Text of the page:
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by: Renee Lehner


Renee Lehner
GPA 3.73


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Class Notes
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This 44 page Class Notes was uploaded by Renee Lehner on Wednesday September 9, 2015. The Class Notes belongs to BIOL 180 at University of Washington taught by Staff in Fall. Since its upload, it has received 16 views. For similar materials see /class/192336/biol-180-university-of-washington in Biology at University of Washington.




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Date Created: 09/09/15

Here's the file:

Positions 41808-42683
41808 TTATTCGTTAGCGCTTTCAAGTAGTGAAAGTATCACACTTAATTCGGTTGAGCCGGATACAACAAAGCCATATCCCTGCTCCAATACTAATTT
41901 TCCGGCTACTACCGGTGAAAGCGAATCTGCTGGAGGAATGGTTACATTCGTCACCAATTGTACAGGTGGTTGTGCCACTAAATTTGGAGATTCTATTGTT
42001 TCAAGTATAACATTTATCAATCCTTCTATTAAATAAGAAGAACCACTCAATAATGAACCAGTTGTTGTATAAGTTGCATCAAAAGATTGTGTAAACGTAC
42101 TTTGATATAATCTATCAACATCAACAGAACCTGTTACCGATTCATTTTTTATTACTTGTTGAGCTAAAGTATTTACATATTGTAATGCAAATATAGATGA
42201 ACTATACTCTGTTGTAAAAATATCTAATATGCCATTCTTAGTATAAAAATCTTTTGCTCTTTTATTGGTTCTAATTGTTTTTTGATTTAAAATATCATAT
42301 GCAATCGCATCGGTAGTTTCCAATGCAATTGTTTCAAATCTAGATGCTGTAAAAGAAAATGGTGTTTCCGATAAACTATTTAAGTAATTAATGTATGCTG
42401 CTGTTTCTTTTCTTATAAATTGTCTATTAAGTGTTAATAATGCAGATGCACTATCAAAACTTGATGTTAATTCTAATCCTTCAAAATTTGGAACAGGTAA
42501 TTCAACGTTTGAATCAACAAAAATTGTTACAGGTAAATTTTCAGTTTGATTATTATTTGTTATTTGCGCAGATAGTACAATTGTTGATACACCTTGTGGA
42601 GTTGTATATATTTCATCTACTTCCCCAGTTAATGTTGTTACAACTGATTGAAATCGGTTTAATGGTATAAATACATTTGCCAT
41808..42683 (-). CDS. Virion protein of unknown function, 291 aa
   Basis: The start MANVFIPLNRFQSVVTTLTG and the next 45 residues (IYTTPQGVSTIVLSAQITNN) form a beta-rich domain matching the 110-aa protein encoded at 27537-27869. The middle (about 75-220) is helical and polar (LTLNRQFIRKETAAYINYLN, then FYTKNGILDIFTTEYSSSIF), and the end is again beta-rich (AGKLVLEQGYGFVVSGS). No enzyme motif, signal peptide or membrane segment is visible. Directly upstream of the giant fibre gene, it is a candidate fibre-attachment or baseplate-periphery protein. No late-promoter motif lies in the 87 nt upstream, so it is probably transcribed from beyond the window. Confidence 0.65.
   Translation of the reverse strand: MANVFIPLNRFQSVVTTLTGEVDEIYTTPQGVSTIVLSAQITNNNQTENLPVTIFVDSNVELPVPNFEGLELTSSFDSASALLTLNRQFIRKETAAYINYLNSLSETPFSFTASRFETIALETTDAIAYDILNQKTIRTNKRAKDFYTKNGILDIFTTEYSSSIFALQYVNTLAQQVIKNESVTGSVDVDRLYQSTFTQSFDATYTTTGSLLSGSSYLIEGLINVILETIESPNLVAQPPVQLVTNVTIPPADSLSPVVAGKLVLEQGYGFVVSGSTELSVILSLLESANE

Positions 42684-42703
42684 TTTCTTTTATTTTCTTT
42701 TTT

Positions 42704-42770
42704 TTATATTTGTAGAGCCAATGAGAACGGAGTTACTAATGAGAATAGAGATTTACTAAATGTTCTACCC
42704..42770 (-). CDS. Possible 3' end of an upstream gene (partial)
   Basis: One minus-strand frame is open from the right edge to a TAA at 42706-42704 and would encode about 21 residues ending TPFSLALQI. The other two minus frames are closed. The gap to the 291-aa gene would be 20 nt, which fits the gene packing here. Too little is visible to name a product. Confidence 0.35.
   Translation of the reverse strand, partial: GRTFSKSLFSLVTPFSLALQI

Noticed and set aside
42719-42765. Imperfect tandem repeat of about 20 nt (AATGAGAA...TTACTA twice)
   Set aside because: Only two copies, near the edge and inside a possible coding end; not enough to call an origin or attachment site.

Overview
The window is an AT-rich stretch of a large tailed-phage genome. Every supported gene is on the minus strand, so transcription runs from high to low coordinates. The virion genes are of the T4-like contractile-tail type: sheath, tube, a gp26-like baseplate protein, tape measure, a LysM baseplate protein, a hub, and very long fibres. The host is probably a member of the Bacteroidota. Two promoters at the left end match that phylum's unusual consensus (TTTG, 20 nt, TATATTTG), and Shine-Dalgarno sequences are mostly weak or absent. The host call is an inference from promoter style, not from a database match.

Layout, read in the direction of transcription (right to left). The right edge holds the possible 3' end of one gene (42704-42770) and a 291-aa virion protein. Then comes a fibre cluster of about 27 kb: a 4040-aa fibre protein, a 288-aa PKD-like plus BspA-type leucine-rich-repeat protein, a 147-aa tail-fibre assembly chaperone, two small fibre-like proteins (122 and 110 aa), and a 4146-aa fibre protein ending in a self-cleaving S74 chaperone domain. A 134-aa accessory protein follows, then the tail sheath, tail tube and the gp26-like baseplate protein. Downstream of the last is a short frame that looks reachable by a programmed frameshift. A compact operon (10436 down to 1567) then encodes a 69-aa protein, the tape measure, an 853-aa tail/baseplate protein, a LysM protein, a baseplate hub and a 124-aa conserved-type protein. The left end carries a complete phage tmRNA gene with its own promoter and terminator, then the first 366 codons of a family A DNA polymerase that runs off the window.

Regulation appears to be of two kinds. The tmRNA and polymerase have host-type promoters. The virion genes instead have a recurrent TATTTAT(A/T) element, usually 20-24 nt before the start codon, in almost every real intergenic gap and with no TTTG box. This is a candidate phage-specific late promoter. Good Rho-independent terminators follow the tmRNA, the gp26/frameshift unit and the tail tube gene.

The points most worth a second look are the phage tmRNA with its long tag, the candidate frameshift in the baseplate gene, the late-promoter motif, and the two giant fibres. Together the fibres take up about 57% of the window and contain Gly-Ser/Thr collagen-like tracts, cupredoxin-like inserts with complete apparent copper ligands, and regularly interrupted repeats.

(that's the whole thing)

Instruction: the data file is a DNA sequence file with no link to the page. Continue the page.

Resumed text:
Darwin s dilemma how is heritable variation created and preserved What happens to phenotypic variation when directional natural selection is operating What happens to phenotypic variation when inheritance is blending Heritability of height in Homo sapiens 00 O N 01 I Offspring height in N O O 01 I O O 60 6395 7390 7395 80 Mother39s height Father39s height2 in What happens to variation in height if children s heights are always the 3 average of their parents heights and if 39 s gt humans do not mate assortativer by Sir Francis Galton height 1822 1911 Regression towards the mean Wa m I n g The study of genetics may expand your vocabulary beyond its normal capacity If pain persists form a study group Genotype Phenotype Diploid Haploid Homologslhomologous Locusloci Allele Homozygotelhomozygous Heterozygotelheterozygous P F1 F2 generations Dominantrecessive Partial incomplete dominance Codominant Segregation of alleles Independent assortment of loci Linkage Sexlinked RecombinationCrossing over Sisternonsister chromatids Autosome Sex chromosome Gamete Karyotype Mendel s genius in experimental design and analysis Model organism Statistical analysis of large sample sizes Multiple generations observed Test crosses as critical tests of hypotheses Figure 102 upper Trait Truebreeding Phenotypes Round Wn39nkled Seedcolor Yellow Green In ated constricted Green Yellow Figure 101b BROSSPOLLINATIDN 1 Remove anthers from one plant 2 Colleck pollen from a different plant 3 Transfer pollen k a o a ski ofthe removed Figure 104 Truebreedin Truebreedin Roundseeded Wrinkledseeded Father Mother Parental P e eneration What happened to the variation Figure 105 Roundseeded Father Roundseeded Mother F1 generation 9 o F2 generation a 0 g I l Il N 5474 N 1850 Variation reappeared Phenotypes present in P generation were unaltered Inheritance is particulate not blending Alleles R and r segregate between generations round wrinkled phenotype 296 1 Figure 104 R Dominant allele for seed shape round r Recessive allele for seed shape wrinkled Roundseeded Wrinkledseeded Father Mother Parental P eneration F1 eneration Rr Rr Rr Rr All have Rr enotype heterozyous and round seed phenotype Figure 105 A cross between two heterozygotes R Dominant allele for seed shape round r Recessive allele for seed shape wrinkled Roundseeded Roundseeded Father Mo er F1 generation Meiosis Gametes 12 H 1l2 r 1l2 F 1l2 r Fertilization F2 0 o a a 7 RR lrF Fir rr What will be the frequency oteach genotype Fquot X R F X R I x r r x Sperm Egg Sperm Egg Sperm Egg Sperm Egg 1l2x1l2 1l4 1l2x1l2 1l4 1l2x1l2 1l4 1l2x1l2 1l4 l I II I 14 RR 12 Rr 14 rr l I 34 Round seeds 14 Wrinkled seeds dominant phenotype recessive phenotype 07 R Dominant allele for seed shape round Recessive allele for seed shape wrinkled Roundseeded phenotype 0 Wrinkled seeded phenotype Mother Punnett square Monohybrid cross Female gametes Where g R RR R Segregation of r m 2 e alleles Rr rr Resulting genotypes 14 RR 12 Rr 14 H 34 Resulting phenotypes 14 0 Figure 10821 Dihybrid cross R Dominant allele for seed shape round r Recessive allele for seed shape wrinkled Y Dominant allele for seed color yellow y Recessive allele for seed color green P t I Father Mother aren a generation a RRYY rryy Meiosis Gametes RY RY ry ry Fertilization F1 generation RrYy RrYy RrYy RrYy Ifthe RrYy F1 pea plant is selffertilized what proportion of the F2 offspring are expected to be truebreeding for the round green phenotype A 916 B 316 C D 016 116 F O 8 RRYY rryy F1 00 Fer RrYy RrYy RrYy 000 am alleleforseed shape 1r 1 kledj 09 Dihybrid cross eleforseed shape ellowj Pareth generatlon O Recesslve all RRYY ny talleleforseed color 1y Rryx Recesslve alleleforseed colongreem alegametes Domlhah 14Ry 14 H 14ry ltlt4m F1 A L generatlon Rryy 14 RY 14 Ry RRYy RRyy RrYy Rryy Independent assortment of Rrvy g 2 4 39Y C O g RrYY RrYy rrYY rrYy IOC I Resulllng genotypes 916RY 316Ryy 316mr7 116nyy Resultlng phenotypes 916 a 316 0 316 0 116 a Figure 108b Self fertilize F1 peas and count F2 offspring F2 generation phenotype Number 108 32 556 Fraction of progeny 916 316 316 1 116 1 Figure 1010 Homozygous recessive parem rryy Testcross F1 parem RrYy 14 RY 14 Ry 4 IV 114 ry 14 RrYy 14 Rryy 14 nYy 14 rryy a C e r 1 gt 9 cum B allele at BLACKlocus makes black pigment recessive b allele makes no black R allele at RED locus makes red pigment recessive rallele makes no red Chromosome Theory of Inheritance Mendel39s rules of inheritance can be explained by independent assortment of Chromosomes during meiosis Fig 1011b Figure 1011a Principle of segreganion Dominant allele for seed shape d rouh Gam etes gt0 w Recessive allele for seed shape wrinkled it l Chromosomes replicate Meiosis Figure 1011a Prin iple of segreganioh Dominant allele Recessive allele for seed shape 2 l for seed shape round 7 wrinkled Chromosomes replieame 139 8R 7 Kr Melosls l R 3 HR I r Meiosisll f Gametes gt0 w Figure 1011b Principle of independent assortment R r R r Aleesforseedshape Alleles for seed color R Y4 ky R y gv Meiosisl AMeiosisl by by by by Meiosisll 244 icing I L E u l 14 Ry 14 rY Gametes x 39m Ly Chromosome Theory of Inheritance T H Morgan experiments on Drosophila reveal extensions to Mendel s rules Eye color phenotype linked to seX of the progeny Stevenson discovers X and Y chromosomes Morgan hypothesized that genes are arranged linearly on chromosomes Figure 1012 Figure 1014ab First half of reciprocal cross Second half of reciprocal cross Mother Father Mother Father Parental generation r 1 Pmmal genemion V w w wv ww wv Male gametes Male gametes 3 w Y 3 w Y 3 5 s E 5 F1 generation 3 w 8 F1 generation 3 w t g w w w Y 2 WW Mr 3 a 39 v 39 Females Males Females Males Erwinus 9 WWW awnquot quotHelene Next let the F1 offspring mate Figure 1014a lower Next Ienhe F1 offspring mate Mother Father F1 generation w w w Y Male gametes w v w i F2 generation quotWV WY Female gametes Figure 1013a Sex chromosomes from the beetle Tenebrio molitor X chromosome Y chromosome Figure 1013b Sex chromosomes pair at meiosis I X chromosome F Y chromosome Meiosis l 3 Meiosis ll l l i i 50 of sperm contain Y chromosome Gametes 50 of sperm contain X chromosome Chromosome Theory of Inheritance 0 T H Morgan experiments on Drosophila reveal extensions to Mendel39s rules Eye color body color and cut wing phenotypes are all coded by X chromosome genes Genes linked on the same chromosome do not exhibit independent assortment Chromosomes can be mapped based on recombination frequencies between loci Figure 1015ab Linkage hypothesis Gam etes Red eyes Yellow body White eyes Gray body 1 18quot K x M Meiosis I w y Morgan39s test orthe hypothesis Parental generation F1 generation F2 generation males Figure 10150 Crossing over provides an explanation 7 r Crossing over during melosisl Meiosis Ga m ates Figure 1016 Chromosomes are composed of genes 7 Crosslng over rarely occurs between aolacentlocl so recomblnanons are rare crossing over are frequent The physical distance bekween loci dekermirles the frequency of crossing oven 3 o Yellow body 0 Yellow body 14 Whlte eyes 14 Whlte eyes Map unlu 20 Cutwlngs l Frequency of crossing Linkage map can be used to ma p physical bekween loci Central Dogma of Molecular Biology Evolution by Natural Selection What observations was w v 7 Darwm trying to explain Why are geographically adjacent species generally similar in appearance yet distinct from each other when examined in detail Why are homologous structures found in organs having very different functions Why do extinct species often resemble extant species How do species acquire the traits that adapt them to their environment How do species change through time Adaptive evolution by the process of natural selection has produced all the Earth s biodiversity from a single common ancestor Check the BIOL 180 GoPost newsgroup for information on lecture outlines and practice exam n w differ only slightly in size shape and coloraion Darwin s ornithologist friend John Gould Nesomimus macdonaldi Nesommvus melanotis Nesomimus parvulus Nesomimus trifasciatus Figure 212a Structural homology Humerus a Radius and ulna Carpal Metacarpals m Phalanges Turtle Human Horse Bird Bat Seal Figure 21213 Developmental homology Both the chick and the human have gill pouches and tails Gill pouch chick Human Figure 212c new Mam Genetic homology Gene A m m Aniridia Human syslsss Fmit fry Figure 641 left THE GLYCOLYTIC PATHWAY CHZOH CHIC O H OHA H H H I 0 ll H w gt OH H I A H HO 9 HO OH HOWE FN iOH TP H OH A P ADP GLUCOSE GLUCOSE 6PHOSPHATE c1Izo o o CHaOH H0 H FRUCTOSE PHOSPHATE 0tHl 0CH2 3 0 CHzo O CszOH 0 a H MD lt a H OH H H0 H ADP 00 CHOH FRUCTOSE 16BSPHOSPHATE CHzD O Figure 213 Fossil sloth g V Box 212 Figure 1a Analogy When similarities result from convergent evolution Common dolphin lehthyosaur amp wquot 9 99 of 6 9 o y a 99 66 go 309 039 owe 60 4 ago a a 9 90 xquot v 9 few Y D 6 o w 90 9 90 The members of lineages 39 between the dolphins and 39 e streamlined bodies long jaws filled with teeth ns and flippers The dolphin and ichthyosaur lineages are ar apart on the evolutionary tree suggesting t at they are not closely related Darwin s theory explains both the unity and diversity of life on Earth Adaptive evolution by the process of natural selection 39 has produced all the Earth s biodiversity from a single common ancestor Darwin s postulates Among individuals of a species there is variation in phenotypic traits At least some of this variation is heritable Individuals vary in their ability to survive and reproduce fitness Variation in some phenotypic traits adaptive traits is correlated with variation in fitness ie survival and reproduction are not random but depend on phenotype which is controlled at least in part by genotype 3 If the postulates are satisfied then Darwin predicted that populations will become different phenotypically and genotypically from their ancestors and increasingly well adapted to their environment over time as better adapted individuals reproduce at disproportionately high rates Divergent adaptation 9 new species